The penalty crackdown almost ruined the game.
The penalty crackdown almost ruined the game.

Buzz: Finally I can #NRLtalkthegameup

A year ago, rugby league was just about broke and couldn't get a $50 million bank loan.

The administration was at war with clubs over funding. The clubs were fighting among themselves. Players were threatening to go on strike.

John Grant was hanging around like a bad smell. The independent commission was going hopelessly.

Likewise the football department under Brian Canavan and Tony Archer. The penalty crackdown almost destroyed the game and made some matches unwatchable. We had claims of a toxic culture in the refereeing ranks.

 

Rugby league was, dare I say it, a shit game.

Fast forward to what we have today and what has been achieved since.

Your narky old columnist is running out of things to complain about.

Mr Grant is now just a bad memory. Mr Archer and Mr Canavan have been moved on.

The football department is under the control of Graham Annesley, who is determined to stop the penalty blitz and bring back fast, free-flowing football - the game and the style of footy we love.

No more suggestions of nepotism ­because Annesley will have the final say in all appointments.

John Grant has moved on from his role as ARLC chairman. Picture: Brett Costello
John Grant has moved on from his role as ARLC chairman. Picture: Brett Costello

We will also have fines and contrary conduct charges for sin-bin dawdlers, like when arguing players stopped the game for more than a minute last year. There will be a 25-second shot clock in 2019.

Other great ideas are being implemented. We can reveal that the NRL is considering introducing an 18th man from next season.

The code's influential competition committee discussed the radical plan last week, put forward by Cowboys coach Paul Green, to allow all teams to carry five players on the interchange bench.

 

Paul Green has some great ideas for rugby league. Picture: Alix Sweeney
Paul Green has some great ideas for rugby league. Picture: Alix Sweeney

 

But they would still only be allowed to use four during the 80 minutes.

The idea aims to give coaches a wider choice of players to use, depending on the state of the game and injuries.

Importantly, the plan would also ease the pressure on teams which lose a back to an HIA assessment early in the game. Coaches are often forced to switch a back-rower to the backs to fill the gap.

Your columnist likes this idea a lot.

The administration of the game has improved out of sight, and not just with the appointment of Annesley.

We now have some great operators on the independent commission in Peter V'landys, Mark Coyne and Amanda Laing.

 

Mark Coyne has joined the ARLC commission. Picture: Mark Evans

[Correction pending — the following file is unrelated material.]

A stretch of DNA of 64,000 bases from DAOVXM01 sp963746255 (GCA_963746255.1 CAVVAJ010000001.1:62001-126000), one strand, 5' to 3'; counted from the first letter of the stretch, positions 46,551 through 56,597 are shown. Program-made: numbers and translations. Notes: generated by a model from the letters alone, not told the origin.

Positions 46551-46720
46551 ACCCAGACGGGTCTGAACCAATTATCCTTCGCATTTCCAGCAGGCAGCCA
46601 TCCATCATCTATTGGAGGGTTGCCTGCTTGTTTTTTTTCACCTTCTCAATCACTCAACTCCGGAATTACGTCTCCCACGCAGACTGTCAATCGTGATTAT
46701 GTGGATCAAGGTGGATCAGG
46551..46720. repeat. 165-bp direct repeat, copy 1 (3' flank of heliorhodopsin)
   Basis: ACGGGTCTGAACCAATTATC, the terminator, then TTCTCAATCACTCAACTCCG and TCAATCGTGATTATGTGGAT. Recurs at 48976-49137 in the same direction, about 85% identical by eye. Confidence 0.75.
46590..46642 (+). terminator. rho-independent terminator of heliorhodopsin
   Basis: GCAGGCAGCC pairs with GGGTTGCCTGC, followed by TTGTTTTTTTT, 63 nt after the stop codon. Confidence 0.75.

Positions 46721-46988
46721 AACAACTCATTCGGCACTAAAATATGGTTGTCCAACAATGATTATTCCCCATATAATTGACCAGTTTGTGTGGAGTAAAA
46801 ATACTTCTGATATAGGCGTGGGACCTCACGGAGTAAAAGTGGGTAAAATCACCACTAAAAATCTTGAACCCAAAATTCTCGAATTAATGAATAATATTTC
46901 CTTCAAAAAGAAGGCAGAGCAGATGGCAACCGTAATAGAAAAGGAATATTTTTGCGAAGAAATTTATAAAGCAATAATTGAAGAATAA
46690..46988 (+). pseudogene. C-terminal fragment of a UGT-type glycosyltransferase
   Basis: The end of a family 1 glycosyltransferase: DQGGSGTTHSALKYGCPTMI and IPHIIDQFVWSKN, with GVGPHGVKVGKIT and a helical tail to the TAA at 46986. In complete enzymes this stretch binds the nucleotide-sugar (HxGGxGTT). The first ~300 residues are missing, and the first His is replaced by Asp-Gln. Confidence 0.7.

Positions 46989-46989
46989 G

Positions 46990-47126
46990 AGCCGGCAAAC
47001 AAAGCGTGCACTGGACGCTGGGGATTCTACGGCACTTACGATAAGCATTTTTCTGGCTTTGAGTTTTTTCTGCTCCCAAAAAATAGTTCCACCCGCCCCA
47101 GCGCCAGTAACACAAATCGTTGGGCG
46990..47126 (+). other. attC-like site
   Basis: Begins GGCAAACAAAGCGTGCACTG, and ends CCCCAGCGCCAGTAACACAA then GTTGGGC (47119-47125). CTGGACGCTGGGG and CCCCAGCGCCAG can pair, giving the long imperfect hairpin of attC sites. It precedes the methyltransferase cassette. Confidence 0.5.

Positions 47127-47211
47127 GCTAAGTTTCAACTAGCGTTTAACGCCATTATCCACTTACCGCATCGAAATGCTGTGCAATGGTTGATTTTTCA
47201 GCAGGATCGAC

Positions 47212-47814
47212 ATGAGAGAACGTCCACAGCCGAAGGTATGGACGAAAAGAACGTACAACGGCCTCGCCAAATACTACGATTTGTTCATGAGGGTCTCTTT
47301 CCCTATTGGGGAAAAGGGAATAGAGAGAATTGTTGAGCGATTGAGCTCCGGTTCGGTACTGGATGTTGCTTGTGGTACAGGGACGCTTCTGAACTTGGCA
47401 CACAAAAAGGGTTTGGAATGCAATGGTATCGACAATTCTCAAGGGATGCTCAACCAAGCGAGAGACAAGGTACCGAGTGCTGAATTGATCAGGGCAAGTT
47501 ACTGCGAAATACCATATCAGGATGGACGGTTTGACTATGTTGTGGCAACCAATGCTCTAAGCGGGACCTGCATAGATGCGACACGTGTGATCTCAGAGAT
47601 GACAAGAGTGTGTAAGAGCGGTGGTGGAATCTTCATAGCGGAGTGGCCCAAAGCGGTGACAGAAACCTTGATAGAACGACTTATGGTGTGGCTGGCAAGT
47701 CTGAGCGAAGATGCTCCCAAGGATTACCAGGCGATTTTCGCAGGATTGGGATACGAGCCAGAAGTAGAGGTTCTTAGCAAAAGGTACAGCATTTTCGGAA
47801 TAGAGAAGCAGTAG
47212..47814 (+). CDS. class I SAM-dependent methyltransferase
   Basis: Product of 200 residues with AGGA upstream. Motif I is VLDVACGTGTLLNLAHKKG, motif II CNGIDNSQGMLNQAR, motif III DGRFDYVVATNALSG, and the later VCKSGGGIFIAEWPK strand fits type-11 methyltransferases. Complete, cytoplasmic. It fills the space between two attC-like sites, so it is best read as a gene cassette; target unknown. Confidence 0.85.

Mark Coyne has joined the ARLC commission. Picture: Mark Evans

 

V'landys is the best sporting administrator in the country. Coyne knows his footy and has a great business track record, while Laing knows the media landscape and the legal ­issues that go with it better than just about anyone.

The commission is even talking about a long-term investment strategy and involving the smartest minds in the game, such as Roosters supremo and car-yard tycoon Nick Politis.

Look at the enormous progress in the international game, driven by the NRL and not the RLIF.

The Test against Tonga was never part of the international calendar but NRL bosses Todd Greenberg, Peter Beattie and big Mal Meninga made sure it happened.

 

The Test against Tonga was a huge success.
The Test against Tonga was a huge success.

That atmosphere in Auckland was out of this world. A bit like Lang Park in the old days.

We now have a genuine international game. Australia, England, New Zealand and Tonga plus all the ­emerging Pacific nations.

Look back to the financial crisis a year ago. The major banks didn't want a bar of us. Now we are poised to post a $50 million surplus.

Crowds and memberships are up in a tough entertainment market.

Even the slide in junior participation numbers has been arrested.

Last year the women's game was largely invisible while the Matildas, the AFL girls and the female cricket team dominated media space.

This year the women's State of ­Origin outrated many men's sports. The NRL launched a fabulous elite competition. It's been a phenomenal success at all levels.

 

Talesha Quinn and Kezzie Apps celebrate winning the women's State of Origin game. Picture: Adam Head
Talesha Quinn and Kezzie Apps celebrate winning the women's State of Origin game. Picture: Adam Head

 

The chaotic transfer dramas of more recent times are being ­addressed.

A long overdue transfer window will be set up for players and possibly coaches. The sooner the better.

We also need some of the clubs to stop spending money as recklessly as they now do.

When you weigh everything up, this has been a very good year for the code. Probably a 7.5 or eight out of 10.

There is still a long way to go but we now have a genuine reason to #NRLtalkthegameup.

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